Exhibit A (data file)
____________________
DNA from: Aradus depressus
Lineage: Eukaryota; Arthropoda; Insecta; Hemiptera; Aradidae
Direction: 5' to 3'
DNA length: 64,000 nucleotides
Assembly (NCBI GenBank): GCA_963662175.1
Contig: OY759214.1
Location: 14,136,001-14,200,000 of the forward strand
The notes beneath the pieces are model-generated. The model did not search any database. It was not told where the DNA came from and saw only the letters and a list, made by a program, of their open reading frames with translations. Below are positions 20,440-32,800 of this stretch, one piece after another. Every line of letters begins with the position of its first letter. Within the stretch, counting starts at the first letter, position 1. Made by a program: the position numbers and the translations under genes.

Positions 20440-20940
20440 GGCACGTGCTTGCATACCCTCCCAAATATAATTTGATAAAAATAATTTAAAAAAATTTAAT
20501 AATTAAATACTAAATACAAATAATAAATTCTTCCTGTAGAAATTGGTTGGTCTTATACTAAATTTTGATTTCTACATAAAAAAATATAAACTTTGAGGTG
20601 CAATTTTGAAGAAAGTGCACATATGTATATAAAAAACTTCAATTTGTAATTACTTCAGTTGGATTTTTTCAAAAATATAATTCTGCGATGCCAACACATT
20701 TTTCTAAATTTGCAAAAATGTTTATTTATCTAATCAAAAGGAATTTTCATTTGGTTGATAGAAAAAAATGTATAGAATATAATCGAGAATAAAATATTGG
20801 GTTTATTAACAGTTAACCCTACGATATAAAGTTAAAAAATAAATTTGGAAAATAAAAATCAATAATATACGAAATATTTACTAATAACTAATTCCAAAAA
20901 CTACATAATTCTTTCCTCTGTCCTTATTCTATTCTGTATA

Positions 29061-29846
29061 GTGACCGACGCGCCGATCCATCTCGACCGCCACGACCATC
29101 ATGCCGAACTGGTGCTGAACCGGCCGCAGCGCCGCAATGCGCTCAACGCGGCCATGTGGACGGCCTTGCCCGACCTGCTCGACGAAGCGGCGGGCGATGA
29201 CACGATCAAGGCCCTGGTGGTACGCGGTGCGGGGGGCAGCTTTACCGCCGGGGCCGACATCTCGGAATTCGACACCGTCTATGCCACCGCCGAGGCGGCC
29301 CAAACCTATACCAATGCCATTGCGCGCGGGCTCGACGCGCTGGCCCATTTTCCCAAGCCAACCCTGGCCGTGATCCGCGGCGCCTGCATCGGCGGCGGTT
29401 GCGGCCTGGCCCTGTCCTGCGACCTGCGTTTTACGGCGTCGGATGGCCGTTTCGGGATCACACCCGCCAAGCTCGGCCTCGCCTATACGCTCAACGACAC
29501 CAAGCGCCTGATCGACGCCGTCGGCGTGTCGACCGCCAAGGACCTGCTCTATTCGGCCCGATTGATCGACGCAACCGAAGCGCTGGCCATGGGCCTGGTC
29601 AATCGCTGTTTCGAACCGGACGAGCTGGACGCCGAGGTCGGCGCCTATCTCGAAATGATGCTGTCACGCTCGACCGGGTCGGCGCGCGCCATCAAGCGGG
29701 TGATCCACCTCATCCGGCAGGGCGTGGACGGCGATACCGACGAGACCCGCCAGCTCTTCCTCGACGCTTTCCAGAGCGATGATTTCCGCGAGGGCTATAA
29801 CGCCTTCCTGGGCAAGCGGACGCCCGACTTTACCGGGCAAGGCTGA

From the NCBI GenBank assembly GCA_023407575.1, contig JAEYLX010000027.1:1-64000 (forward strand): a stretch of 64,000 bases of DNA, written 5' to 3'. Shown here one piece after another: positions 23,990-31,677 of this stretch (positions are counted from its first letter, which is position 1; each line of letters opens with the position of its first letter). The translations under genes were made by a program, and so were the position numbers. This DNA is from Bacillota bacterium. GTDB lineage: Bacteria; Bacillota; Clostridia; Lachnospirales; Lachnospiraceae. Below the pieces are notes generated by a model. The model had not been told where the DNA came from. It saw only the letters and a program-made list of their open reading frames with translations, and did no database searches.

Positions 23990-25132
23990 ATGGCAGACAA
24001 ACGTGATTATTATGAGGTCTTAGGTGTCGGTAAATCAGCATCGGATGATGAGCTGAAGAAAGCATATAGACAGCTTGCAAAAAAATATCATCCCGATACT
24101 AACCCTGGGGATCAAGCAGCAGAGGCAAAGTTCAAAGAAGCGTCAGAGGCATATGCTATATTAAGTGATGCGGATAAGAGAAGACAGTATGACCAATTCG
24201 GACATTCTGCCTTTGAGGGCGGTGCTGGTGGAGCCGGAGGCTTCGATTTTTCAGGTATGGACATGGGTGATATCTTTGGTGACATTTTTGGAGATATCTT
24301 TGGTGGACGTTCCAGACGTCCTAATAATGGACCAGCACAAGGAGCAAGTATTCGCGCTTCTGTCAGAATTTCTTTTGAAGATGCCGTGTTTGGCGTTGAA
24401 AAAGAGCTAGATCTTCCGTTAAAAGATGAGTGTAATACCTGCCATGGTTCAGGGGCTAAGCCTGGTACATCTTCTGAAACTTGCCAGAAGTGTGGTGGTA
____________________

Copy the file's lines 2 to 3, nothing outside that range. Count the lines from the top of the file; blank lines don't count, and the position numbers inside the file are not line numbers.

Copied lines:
Lineage: Eukaryota; Arthropoda; Insecta; Hemiptera; Aradidae
Direction: 5' to 3'